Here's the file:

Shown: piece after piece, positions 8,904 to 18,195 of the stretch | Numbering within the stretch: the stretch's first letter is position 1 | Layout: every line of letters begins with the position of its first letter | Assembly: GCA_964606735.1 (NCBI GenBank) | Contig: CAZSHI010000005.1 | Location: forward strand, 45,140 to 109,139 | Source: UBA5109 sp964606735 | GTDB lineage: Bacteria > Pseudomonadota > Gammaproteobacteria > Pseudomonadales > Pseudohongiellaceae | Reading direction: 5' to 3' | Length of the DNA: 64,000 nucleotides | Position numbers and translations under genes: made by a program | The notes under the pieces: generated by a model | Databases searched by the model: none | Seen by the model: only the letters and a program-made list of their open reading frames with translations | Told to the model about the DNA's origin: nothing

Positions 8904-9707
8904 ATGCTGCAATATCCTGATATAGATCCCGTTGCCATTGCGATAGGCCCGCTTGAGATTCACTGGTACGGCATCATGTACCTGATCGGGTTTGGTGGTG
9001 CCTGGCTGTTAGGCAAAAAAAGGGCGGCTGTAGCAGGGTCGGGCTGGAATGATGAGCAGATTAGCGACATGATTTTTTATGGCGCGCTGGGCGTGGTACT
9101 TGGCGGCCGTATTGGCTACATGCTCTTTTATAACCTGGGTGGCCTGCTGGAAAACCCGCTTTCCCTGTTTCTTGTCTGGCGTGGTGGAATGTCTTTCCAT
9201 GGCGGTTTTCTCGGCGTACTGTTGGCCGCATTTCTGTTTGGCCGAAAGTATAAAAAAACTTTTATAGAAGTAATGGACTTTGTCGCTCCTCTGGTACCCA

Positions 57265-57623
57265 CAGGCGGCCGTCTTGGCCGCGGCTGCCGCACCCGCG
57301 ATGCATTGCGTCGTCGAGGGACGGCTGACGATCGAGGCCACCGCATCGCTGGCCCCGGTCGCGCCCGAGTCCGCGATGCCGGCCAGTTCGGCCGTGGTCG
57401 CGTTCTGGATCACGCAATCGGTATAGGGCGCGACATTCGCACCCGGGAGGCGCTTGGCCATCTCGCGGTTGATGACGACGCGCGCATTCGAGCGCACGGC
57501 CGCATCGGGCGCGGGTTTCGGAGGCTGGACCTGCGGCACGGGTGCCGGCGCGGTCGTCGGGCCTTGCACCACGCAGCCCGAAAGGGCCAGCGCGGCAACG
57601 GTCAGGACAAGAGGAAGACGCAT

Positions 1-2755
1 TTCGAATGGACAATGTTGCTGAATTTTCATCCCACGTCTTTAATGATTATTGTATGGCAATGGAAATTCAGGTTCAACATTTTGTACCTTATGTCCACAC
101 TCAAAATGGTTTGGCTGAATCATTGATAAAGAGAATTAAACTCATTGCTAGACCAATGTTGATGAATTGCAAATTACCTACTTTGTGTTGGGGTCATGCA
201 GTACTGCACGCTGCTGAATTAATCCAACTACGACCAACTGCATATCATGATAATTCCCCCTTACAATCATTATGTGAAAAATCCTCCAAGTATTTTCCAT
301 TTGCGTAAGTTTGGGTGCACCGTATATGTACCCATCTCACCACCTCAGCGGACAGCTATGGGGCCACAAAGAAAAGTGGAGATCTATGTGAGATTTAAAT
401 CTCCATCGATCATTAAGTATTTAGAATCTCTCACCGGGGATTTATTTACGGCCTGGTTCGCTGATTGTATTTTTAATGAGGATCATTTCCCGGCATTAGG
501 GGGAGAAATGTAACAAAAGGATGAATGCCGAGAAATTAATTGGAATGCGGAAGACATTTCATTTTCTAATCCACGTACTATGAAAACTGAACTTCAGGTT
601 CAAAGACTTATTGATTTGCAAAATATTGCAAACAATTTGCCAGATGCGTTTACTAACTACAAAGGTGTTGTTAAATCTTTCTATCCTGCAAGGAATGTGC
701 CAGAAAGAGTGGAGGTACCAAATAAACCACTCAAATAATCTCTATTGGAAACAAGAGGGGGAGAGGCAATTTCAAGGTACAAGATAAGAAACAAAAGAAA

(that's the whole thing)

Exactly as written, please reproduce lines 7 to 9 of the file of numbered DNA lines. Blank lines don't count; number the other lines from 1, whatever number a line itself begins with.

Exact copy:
Positions 57265-57623
57265 CAGGCGGCCGTCTTGGCCGCGGCTGCCGCACCCGCG
57301 ATGCATTGCGTCGTCGAGGGACGGCTGACGATCGAGGCCACCGCATCGCTGGCCCCGGTCGCGCCCGAGTCCGCGATGCCGGCCAGTTCGGCCGTGGTCG